|Stamp Marks Milestone |
Stamp Marks Milestone
Source: Royal Australian Air Force News, Canberra, May 2, 2001.
A commemorative postage stamp was launched in Canberra on 20 April to mark one of the latest milestones in world aviation - the Global Hawk's trans-Pacific flight from the United States to Australia.
Global Hawk, the world's most advanced high altitude long endurance unmanned aerial vehicle departed the US for Australia on 21 April.
At the time of going to print, the world's most advanced high altitude long endurance unmanned aerial vehicle, Global Hawk, was expected to depart from Edwards Air Force Base, California on 21 April and fly non-stop to RAAF Base Edinburgh, South Australia. This unique, historic journey likely to take more than 22 hours.
At a joint news conference on the eve of the aircraft's departure, Chief of Air Force, Air Marshal Errol McCormack and Dr Roger Lough, First Assistant Secretary Science Policy in Defence Science and Technology Organisation, announced 'all systems were go' for the journey.
AIRMSHL McCormack expressed his excitement that Australia has the opportunity to explore this new technology in the context of our regional needs. 'The Air Force is currently reviewing, as part of Project Air 6000, the replacements for F/A18 and F-111 fleets and it is highly possible that our future capability could well include UAVs such as Global Hawk,' he said.
He said Global Hawk's deployment to Australia is an integral part of combined US and Australian military training exercise, Tandem Thrust. AIRMSHL McCormack said the deployment also coincided with the 50th anniversary of the ANZUS Alliance between Australia and the United States and reinforces the strong defence links between the two countries.
Dr Lough said the deployment of the Global Hawk is an opportunity to examine new technologies in an Australian operating environment and test the performance of an Unmanned Aerial Vehicle for surveillance purposes.
'DSTO has assisted in developing new maritime and littoral surveillance capabilities that will allow Global Hawk to more efficiently search large areas to detect and classify maritime targets,' he said.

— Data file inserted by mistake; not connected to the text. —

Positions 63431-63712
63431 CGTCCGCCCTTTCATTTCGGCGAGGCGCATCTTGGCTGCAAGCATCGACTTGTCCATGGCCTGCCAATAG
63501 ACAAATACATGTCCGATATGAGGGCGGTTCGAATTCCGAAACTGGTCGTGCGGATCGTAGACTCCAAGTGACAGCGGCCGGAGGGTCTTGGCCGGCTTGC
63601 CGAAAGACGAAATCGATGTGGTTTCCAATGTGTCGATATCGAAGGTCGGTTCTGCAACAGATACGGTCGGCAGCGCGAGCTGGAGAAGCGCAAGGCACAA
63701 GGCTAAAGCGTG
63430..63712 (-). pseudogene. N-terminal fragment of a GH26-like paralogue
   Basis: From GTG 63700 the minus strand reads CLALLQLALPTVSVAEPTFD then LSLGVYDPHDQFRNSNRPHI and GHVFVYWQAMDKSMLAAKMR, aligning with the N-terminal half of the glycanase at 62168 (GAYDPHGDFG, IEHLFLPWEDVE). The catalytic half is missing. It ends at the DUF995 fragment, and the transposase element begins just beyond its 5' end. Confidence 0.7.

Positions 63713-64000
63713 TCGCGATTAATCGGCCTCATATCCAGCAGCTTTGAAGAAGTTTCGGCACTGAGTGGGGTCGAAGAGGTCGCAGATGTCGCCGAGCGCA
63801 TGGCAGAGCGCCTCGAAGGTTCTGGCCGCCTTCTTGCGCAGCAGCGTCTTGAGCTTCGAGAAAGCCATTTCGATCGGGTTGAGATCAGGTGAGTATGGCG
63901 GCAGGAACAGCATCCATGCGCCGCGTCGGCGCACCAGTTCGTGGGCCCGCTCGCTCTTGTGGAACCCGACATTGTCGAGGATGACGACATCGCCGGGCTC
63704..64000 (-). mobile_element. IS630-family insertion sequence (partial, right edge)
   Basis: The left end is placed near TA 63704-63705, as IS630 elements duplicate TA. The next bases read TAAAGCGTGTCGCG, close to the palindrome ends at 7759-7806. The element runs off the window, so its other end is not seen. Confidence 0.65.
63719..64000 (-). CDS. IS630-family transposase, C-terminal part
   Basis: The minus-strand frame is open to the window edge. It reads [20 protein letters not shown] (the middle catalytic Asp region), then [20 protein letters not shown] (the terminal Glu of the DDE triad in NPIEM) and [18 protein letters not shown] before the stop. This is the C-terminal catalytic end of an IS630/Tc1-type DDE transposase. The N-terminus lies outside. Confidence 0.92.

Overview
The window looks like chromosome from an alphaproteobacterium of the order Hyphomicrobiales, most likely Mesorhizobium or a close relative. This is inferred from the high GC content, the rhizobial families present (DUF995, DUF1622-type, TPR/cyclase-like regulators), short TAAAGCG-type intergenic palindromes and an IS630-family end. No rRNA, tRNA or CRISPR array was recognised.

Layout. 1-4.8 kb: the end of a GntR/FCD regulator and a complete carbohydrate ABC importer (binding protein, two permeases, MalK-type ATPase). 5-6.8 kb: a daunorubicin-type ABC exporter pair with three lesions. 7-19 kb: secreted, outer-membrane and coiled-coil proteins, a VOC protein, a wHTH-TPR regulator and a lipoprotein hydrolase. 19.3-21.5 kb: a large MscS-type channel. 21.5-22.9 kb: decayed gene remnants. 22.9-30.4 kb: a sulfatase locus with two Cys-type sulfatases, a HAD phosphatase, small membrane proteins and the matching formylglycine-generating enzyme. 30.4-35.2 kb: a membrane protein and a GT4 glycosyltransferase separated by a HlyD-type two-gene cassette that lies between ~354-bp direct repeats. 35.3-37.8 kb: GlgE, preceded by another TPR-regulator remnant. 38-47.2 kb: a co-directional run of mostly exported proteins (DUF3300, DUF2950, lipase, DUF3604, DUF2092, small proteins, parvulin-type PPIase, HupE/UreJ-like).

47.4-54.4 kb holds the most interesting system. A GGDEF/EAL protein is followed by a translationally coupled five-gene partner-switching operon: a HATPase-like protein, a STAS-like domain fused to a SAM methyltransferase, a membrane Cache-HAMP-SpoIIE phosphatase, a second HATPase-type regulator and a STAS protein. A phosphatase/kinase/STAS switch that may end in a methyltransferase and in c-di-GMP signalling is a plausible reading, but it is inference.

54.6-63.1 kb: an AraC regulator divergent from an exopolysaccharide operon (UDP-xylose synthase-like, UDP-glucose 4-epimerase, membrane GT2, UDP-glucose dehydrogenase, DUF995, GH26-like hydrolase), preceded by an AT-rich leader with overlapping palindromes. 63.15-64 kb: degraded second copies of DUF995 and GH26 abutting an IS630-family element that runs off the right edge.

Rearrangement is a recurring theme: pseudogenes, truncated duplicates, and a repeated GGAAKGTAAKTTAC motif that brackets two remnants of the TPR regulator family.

Speaking from Edinburgh, Air Force base, Lieutenant Colonel Lange said mission controllers and weather forecasters based on the ground in Australia and the United States would monitor the flight of the aircraft via satellite.
Global Hawk will be in Australia until 7 June for United States Air Force (USAF), RAAF and DSTO personnel to evaluate the aircraft and its systems during a dozen missions over various parts of the continent and maritime approaches. The missions will include sorties in support of Tandem Thrust military exercise of the eastern coast of Australia and over Australia's Top End from Cape York to the northwest coast including Darwin.
Global Hawk, developed by Northrop Grumman Ryan Aeronautical Centre, flies autonomously using on-board computers to take off and land automatically and manage all of its sub-systems throughout the mission.
The aircraft is jet-powered and, at 116 feet, its all-composite wing is 22 feet longer than a Boeing 737 wing. It has a range of 14,000 nautical miles and can fly at altitudes of up to 65,000 feet (19,812 metres) for more than 30 hours.
Global Hawk will feature in next month's edition of Air Force News.